- Digital 3D Model: A type of computer file that defines how a model should look in 3D. The models are made from points in space, lines attaching those points, and faces that fill up those lines, giving the model sides.
- Filament: A thin strand of material, often stored on spools, that will be melted and squeezed into place to build up the 3D model.
- Stereolithography: A method for 3D printing that involves slowly raising a plate out of a liquid plastic and using UV light to harden each layer from underneath.
- Powder Bed Fusion: A method for 3D printing that uses glue or lasers to fuse together particles in a bed of powder, then pours another thin layer of powder on top and repeats.
- Computed Axial Lithography: Like the above mentioned Stereolithography, this method hardens a model in the middle of a tank of liquid plastic too, but from the side instead.
- Lamination: A method for 3D printing whereby sheets of paper are cut into shapes, and then glued together in a stack to form the final model. The sheets can be colored by traditional laser printer methods.
- Fusion 360: A 3D modeling and simulation software by Autodesk that’s free for students.
- Solidworks: Another 3D modeling software by Dassault Systèmes. It’s often used in industry.
- Blender: A free 3D modeling software by the Blender Foundation.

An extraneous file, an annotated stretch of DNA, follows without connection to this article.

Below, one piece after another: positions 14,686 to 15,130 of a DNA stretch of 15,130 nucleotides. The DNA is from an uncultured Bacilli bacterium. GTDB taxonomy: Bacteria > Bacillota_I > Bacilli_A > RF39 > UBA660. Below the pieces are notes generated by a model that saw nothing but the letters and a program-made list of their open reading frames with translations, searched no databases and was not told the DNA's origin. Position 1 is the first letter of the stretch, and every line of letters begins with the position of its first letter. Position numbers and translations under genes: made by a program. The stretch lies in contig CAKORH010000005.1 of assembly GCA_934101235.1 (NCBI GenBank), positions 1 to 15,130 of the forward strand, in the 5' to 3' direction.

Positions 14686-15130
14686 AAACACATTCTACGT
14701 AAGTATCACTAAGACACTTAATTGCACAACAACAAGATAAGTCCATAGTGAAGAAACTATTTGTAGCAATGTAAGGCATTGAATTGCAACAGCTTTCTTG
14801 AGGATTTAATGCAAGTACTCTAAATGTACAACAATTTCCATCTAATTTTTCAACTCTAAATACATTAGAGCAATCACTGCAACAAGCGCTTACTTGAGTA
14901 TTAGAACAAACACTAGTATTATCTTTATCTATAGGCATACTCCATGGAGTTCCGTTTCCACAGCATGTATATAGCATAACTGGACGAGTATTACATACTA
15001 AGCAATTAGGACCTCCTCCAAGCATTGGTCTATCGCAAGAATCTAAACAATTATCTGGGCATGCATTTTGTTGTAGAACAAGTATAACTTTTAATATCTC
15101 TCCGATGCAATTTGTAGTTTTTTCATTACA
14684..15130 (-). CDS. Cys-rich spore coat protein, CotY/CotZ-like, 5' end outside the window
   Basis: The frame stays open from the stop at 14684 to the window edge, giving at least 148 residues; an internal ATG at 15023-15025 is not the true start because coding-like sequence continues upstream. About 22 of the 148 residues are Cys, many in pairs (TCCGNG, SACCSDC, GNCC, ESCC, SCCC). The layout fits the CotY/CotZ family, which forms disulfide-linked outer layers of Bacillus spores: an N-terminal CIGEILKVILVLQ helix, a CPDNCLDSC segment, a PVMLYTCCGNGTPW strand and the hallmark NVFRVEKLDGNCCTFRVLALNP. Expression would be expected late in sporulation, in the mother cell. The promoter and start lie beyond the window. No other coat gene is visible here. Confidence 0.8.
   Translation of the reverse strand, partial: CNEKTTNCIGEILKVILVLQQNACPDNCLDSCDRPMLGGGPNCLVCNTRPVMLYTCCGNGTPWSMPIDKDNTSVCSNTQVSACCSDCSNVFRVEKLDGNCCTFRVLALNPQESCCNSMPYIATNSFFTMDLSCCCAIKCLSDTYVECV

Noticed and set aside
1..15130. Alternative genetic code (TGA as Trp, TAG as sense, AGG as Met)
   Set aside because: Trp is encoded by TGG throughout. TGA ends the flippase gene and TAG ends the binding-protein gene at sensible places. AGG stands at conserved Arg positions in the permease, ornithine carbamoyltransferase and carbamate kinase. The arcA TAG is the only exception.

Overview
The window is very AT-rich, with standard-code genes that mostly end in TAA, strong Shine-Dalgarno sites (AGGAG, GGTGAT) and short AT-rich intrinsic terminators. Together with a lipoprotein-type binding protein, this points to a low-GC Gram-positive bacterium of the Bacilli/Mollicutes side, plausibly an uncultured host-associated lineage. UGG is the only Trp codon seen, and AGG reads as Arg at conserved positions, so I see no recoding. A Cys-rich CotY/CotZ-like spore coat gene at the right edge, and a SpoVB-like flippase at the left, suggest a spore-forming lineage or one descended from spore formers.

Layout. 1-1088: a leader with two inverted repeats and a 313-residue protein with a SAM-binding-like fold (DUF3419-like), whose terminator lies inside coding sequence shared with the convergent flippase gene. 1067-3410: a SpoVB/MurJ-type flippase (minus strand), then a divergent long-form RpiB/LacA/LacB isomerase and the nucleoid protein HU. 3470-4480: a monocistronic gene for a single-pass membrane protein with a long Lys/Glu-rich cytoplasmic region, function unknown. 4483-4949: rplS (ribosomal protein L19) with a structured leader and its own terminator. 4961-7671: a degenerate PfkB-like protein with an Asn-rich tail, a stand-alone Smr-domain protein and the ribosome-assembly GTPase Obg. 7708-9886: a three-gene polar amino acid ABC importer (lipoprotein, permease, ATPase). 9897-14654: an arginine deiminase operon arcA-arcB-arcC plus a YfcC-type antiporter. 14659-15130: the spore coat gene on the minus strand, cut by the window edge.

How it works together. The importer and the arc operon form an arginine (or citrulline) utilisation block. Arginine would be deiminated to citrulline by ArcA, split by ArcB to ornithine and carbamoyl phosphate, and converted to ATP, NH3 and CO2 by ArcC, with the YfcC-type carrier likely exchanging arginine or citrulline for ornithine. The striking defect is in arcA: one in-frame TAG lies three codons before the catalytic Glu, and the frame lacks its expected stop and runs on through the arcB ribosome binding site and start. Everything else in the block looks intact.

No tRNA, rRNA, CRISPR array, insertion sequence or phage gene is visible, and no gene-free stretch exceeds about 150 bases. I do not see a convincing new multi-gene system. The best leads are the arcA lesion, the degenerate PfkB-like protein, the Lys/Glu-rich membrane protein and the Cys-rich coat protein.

- Slicing: The method for taking a solid 3D model and converting it into layers and the instructions for how the printer will print the model.
- Bridging: The process for squeezing plastic over small gaps on a printed model.
A 3D printer is a manufacturing machine that adds material to construct models, rather than remove material. 3D printers come in many varieties and are sold by many companies. Since FFF printing was explained above, here we look at the styles of printers capable of FFF printing. The whole purpose of any FFF 3D printer is to move an extruder around an area to lay down the melted material.
There are two main styles of printers, linear, and delta.
Most 3D printers that you will encounter will use this general design. It moves the extruder along straight paths called axes. There are 3 axes, one for each dimension, height, width, and depth. However, these dimensions are more commonly referred to as X, Y, and Z. The drivers of the motion in all modern 3D printers are a type of electric motor called stepper motors. Stepper motors, unlike normal motors, move at small intervals instead of continuously. They turn in a similar way to how the second hand of a clock moves, one tick at a time. This allows for great precision, which in turn allows for production of highly detailed models.
The linear design is robust because of its simplicity of principal, this can make them great for beginners at 3D printing to understand.
Some printers are fitted with a heated printbed. This is because as the printed material cools, it shrinks. If it shrinks too much, it may become unstuck from the printbed causing the rest of the printing process to fail. By heating the bottom of the already printed model, it is more likely to stay stuck down, saving lots of time and frustration.